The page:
The reputed multinational IT magnate IBM has currently made it to the front page for developing a new recycling technology called VolCat (Volatile Catalyst). Reportedly, VolCat is a catalytic chemical process that is capable of transforming PET (a sort of plastic used in polyester clothing and food packaging) into a renewable resource.

As per the current scenario, a staggering 272 million metric tons of plastic are manufactured every year across the globe, a quarter of which is made of PET. The sustainable, cost-effective innovation VolCat aims to breathe new life into old plastic, by recycling it using a defined chemical combination, pressure and ample heat to reduce the amount of plastic, and eventually, the amount of waste that is created.

The latest technology, for the record, is an integral part of the annual ‘5 in 5’ predictions of IBM detailing 5 innovations that are intended for transforming people’s lives.

As reported by Green Matters, IBM recently revealed that the creation of new plastics and disposal of trash will be entirely altered in the coming five years, with everything from grocery bags to milk cartons becoming recyclable. The major transition will be backed by pivotal innovations along the likes of VolCat, further affirmed the company.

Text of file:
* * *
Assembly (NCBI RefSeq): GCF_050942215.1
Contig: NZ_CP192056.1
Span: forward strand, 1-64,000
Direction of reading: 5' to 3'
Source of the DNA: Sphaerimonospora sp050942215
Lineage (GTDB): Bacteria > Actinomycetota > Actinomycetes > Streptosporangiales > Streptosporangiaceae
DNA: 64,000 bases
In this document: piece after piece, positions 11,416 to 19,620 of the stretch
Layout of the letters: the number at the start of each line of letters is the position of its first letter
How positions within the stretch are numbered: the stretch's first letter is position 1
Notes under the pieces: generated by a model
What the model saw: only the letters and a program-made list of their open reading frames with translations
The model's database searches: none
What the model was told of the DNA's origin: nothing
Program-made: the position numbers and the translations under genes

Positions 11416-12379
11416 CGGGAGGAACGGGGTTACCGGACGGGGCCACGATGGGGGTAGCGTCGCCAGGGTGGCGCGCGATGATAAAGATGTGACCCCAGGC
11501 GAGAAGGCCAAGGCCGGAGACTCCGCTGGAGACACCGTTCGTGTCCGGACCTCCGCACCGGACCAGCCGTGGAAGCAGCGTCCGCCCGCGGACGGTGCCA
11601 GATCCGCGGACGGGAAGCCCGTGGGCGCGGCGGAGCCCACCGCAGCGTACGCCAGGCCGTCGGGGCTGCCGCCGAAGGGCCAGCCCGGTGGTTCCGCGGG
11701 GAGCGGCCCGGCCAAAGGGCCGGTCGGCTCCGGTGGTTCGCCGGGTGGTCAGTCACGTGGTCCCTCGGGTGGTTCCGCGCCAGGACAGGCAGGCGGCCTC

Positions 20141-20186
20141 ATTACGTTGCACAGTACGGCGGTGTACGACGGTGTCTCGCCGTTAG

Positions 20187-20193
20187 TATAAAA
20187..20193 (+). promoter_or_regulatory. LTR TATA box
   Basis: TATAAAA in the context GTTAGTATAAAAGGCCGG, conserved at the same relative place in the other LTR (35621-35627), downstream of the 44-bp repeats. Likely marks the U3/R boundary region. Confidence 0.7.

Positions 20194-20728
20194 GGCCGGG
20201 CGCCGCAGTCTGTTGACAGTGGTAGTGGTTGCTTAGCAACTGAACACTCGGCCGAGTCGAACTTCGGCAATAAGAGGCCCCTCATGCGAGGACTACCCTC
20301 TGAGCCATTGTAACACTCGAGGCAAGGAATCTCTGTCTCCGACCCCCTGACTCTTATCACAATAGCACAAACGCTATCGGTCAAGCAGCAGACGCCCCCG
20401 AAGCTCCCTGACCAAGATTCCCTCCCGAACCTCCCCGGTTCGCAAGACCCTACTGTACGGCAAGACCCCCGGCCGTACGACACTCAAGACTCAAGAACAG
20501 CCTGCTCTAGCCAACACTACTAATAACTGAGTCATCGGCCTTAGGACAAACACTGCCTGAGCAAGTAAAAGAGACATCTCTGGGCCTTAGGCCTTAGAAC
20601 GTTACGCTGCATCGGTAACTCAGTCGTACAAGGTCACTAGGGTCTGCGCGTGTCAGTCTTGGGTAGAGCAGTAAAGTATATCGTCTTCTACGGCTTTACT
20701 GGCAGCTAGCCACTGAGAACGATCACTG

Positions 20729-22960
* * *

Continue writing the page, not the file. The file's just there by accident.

Bob Allen, Senior Manager of Chemistry & Materials, IBM Research, explained that VolCat is highly crucial in the present scenario, given that PET is undeniably one of the most commonly manufactured plastic polymers, most of which remains non-recycled, leading to practically 8 million metric tons of PET plastics landing in oceans each year.

If industry experts are to be believed, VolCat can greatly help reduce the use of virgin plastic. If the innovation pulls off and gains traction globally, it may result in less fossil fuels being used to generate plastic products, given that fossil fuels impact the environment negatively. Reportedly, fossil fuels accounted for about 76% of the total greenhouse gas emissions in the U.S. in 2016.